Issue Date: May 27, 2005
Reviewed by MAUREEN TILLEY
Augustines paean to the truth of God reads: O Beauty ever ancient, ever new. Now what new can be said of this dead man of late antiquity? Readers have had a series of biographies of Augustine (356-430), bishop of Hippo and saint of Western Christianity, beginning with Possidius of Calama, his younger contemporary (died about 440), through the masterful biographies by Peter Brown and Serge Lancel. So why another biography? Is there really anything new?
Yes and no.
In the last half-century, scholars have discovered materials only recently attributed to Augustine. Dr. Brown handled them in an appendix to his second edition of Augustine: A Biography. Dr. Lancel integrated them throughout his text. A respected scholar of Augustine, James J. ODonnell makes use of these new resources throughout his book, so he has at the ready new evidence from which to construct a life of Augustine. Does this create a new biography? At times, these new documents give us more insight into the man Augustine and into his socioreligious and political situation. For erudite scholars of antiquity there are few surprises among the new letters, though some of them make fascinating reading as Augustine provides more grist for his critics who blame him for the sexism of contemporary Christianity. But neither the letters nor Dr. ODonnells handling of them create a new chronology or brand-new emphases for a biography.
So what makes this A New Biography? First, Dr. ODonnell is a prolific reader who absorbs and integrates new knowledge with a speed that makes ones head spin. Thus, the reader of this new biography has at hand what has happened in Augustinian scholarship since Dr. Brown and Dr. Lancels books. Dr. ODonnells footnotes are many, occasionally amusing and always erudite. His frequent provision of background on Roman history and culture makes this a comfortable read.
Second, it is A New Biography in its approach. Dr. ODonnell begins his story of Augustine not as a child or even as a recent convert but as a man in his late 30s about to become a priest in a thriving port town, but not one of the great cities of the Roman Empire. He does so because he found the newly discovered materials about this period to be the most revealing of a new Augustine. Here is where Dr. ODonnells biography is new and -- dare one say -- postmodern. Following Dr. ODonnell, one dips into Augustines biography here and there, seeing Augustine through the eyes of many authors and of Augustine himself at various stages of his own life and writings. We read of Augustine the youthful priest, the monk, the bishop, the theologian and the great failure -- in his battle against Pelagius and his followers.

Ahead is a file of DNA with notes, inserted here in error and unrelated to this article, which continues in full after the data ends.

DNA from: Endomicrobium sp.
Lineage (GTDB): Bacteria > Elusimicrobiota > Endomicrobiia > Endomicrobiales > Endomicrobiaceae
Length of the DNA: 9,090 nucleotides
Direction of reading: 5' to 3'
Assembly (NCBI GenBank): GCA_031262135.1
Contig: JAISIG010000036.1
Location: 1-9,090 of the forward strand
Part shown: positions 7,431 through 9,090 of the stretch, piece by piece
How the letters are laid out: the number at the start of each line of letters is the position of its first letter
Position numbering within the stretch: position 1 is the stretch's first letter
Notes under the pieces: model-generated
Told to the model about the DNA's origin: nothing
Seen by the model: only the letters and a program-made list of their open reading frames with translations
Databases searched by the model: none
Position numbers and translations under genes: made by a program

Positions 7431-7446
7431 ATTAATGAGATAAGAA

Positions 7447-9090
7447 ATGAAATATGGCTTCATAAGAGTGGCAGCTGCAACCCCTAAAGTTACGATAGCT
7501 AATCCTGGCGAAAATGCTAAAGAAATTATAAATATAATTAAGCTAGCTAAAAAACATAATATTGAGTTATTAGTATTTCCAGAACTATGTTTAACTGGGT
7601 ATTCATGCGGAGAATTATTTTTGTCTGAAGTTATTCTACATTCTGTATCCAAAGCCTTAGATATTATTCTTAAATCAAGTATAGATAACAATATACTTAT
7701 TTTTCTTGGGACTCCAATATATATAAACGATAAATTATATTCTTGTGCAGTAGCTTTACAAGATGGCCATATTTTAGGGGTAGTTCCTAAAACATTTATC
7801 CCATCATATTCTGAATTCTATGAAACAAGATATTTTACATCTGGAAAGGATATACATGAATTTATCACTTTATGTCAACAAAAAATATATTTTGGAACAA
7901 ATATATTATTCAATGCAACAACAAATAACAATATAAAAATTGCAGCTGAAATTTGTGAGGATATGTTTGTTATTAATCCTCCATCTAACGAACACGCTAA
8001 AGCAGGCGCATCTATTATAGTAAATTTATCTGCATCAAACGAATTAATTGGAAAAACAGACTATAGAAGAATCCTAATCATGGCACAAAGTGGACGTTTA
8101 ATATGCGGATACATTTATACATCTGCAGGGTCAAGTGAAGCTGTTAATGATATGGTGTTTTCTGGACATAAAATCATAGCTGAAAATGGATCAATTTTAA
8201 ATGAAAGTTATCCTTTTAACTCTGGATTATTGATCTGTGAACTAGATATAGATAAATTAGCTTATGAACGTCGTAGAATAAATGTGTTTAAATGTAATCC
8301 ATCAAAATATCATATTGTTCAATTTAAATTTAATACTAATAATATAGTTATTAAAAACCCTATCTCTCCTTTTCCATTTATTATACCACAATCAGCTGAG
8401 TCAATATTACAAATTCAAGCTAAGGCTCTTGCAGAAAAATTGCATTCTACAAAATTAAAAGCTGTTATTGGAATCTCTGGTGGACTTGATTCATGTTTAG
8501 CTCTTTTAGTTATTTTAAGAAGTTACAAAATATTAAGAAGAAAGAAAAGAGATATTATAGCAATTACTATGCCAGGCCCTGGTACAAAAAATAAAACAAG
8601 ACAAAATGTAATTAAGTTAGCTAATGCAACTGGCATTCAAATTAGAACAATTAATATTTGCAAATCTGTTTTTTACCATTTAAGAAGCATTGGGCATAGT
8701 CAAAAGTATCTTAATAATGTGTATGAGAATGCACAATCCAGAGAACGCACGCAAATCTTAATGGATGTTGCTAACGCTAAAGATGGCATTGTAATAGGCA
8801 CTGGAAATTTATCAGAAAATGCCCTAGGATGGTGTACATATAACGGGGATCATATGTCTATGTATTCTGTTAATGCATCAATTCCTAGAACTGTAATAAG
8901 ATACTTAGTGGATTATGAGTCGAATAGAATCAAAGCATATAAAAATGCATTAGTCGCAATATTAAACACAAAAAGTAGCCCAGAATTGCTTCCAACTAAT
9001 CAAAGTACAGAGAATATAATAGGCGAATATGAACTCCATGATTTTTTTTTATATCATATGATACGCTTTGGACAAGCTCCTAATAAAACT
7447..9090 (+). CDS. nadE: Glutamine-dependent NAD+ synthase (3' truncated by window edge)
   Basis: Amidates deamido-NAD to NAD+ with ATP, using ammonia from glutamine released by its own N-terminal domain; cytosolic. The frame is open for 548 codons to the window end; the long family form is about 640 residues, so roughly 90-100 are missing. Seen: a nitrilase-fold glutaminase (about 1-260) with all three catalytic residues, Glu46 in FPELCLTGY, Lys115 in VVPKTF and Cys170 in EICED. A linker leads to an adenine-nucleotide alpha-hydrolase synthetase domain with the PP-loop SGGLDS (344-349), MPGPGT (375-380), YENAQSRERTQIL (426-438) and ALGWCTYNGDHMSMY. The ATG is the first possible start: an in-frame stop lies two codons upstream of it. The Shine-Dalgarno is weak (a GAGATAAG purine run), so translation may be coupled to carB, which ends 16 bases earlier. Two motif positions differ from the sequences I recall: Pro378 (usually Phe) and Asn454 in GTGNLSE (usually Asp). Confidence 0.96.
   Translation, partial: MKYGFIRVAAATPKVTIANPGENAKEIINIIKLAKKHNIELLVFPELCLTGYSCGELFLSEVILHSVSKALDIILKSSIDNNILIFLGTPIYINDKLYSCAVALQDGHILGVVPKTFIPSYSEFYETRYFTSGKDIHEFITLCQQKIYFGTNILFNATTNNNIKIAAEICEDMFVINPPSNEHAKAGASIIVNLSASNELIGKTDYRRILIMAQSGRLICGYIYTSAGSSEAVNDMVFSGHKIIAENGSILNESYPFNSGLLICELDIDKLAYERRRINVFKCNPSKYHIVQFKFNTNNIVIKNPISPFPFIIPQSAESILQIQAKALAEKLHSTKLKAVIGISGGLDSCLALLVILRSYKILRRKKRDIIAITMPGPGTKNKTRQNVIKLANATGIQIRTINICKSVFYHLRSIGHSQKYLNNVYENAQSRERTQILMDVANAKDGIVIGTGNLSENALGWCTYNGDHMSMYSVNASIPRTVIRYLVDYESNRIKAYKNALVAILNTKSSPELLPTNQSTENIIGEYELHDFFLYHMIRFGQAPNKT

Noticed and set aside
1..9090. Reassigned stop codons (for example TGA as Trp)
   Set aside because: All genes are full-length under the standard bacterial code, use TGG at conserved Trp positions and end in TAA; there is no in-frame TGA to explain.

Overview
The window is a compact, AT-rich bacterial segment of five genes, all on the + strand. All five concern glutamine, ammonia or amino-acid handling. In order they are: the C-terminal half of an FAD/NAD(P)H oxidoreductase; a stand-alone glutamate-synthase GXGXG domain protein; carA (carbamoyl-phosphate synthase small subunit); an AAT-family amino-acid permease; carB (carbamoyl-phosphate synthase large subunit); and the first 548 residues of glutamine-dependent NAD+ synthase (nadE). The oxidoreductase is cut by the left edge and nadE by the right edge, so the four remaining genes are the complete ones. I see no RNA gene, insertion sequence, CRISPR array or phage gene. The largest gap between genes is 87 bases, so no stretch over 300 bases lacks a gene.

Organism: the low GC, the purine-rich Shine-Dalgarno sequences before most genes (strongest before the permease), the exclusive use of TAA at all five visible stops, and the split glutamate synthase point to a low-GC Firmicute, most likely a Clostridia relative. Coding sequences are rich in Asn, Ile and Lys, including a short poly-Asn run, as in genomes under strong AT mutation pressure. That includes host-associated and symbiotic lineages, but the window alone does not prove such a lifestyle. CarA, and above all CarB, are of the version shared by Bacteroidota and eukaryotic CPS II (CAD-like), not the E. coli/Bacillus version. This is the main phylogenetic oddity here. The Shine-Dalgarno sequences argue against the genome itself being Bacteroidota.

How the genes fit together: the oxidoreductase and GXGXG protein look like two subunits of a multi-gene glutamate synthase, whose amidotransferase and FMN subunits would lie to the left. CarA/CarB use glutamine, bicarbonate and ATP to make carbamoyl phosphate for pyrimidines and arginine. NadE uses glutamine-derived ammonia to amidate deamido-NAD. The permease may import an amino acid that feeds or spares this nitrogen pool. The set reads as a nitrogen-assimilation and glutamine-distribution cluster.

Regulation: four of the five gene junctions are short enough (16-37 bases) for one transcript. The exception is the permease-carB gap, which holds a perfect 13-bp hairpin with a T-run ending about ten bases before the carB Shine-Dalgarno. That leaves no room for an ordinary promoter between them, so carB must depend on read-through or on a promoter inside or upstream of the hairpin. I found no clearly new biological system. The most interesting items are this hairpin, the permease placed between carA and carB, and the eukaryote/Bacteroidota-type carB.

Third, this biography is about both the historical Augustine and the one who is constantly remade, the Augustine of scholarship. Even as Augustine wrote about his own times and the events of his life, he made and remade himself. More than most biographers, Dr. ODonnell takes advantage of Augustines Retractationes, which he calls the Reconsiderations. Written in his later years, they are a reinterpretation of his own life, in his own hand and within his lifetime. Not only does the author integrate Augustines own latter-day insights into his story as it unwinds, but he shows how Augustine has been portrayed through the ages.
Missing from Dr. ODonnells list of serviceable translations of Augustine is Garry Wills attempt to render Augustines words anew. Dr. Wills, on the other hand, admits that Dr. ODonnells works have inspired him, especially the professors extensive commentary on the Confessions, or Testimonies, as Dr. Wills calls them. If Dr. ODonnell seeks to provide one more, albeit new, biography, Dr. Wills tries to provide one more new translation of Augustines Confessions. His current volume, Augustines Conversion, covers Book VIII of Augustines literary and philosophical masterpiece, the portion that narrates the famous aural epiphany Tolle, lege, here translated Lift! Look!
Dr. Wills, as befits this longtime journalist and historian and now student of Augustine, provides an excellent short introduction to orient the reader to major questions about the nature of the Confessions as literary work, the roles of Monnica (given the old Punic spelling) and Ambrose, and the suddenness of Augustines conversion in the Confessions versus the tell-tale indications that it was a fairly long process. Here Dr. Wills -- based partially on Dr. ODonnell -- is sensitive to the literary aspects of Augustines self-portrait. In this respect, the volume is a long-needed supplement to Book VIII for undergraduate classes dipping into Augustine only here.
Both Drs. ODonnell and Wills try to shake the jaded reader. Dr. ODonnell refers to the divine as god in lower case letters to alert the reader that in Augustines time the Christian Father was one among many divinities one could choose. Following Dr. ODonnell, Dr. Wills refers to Augustines partner of 10 years as his wife rather than the more technical concubine, although in the Roman empire the roles of wife and concubine were considered different right down to inheritance rights. But no need to waylay the reader about womens rights when the subject is the great man. Both have an edgy, casual style that may offend older readers but draw younger, less experienced readers into the perennial project of rewriting Augustine.
Maureen Tilley is associate professor of religious studies at the University of Dayton.
National Catholic Reporter, May 27, 2005
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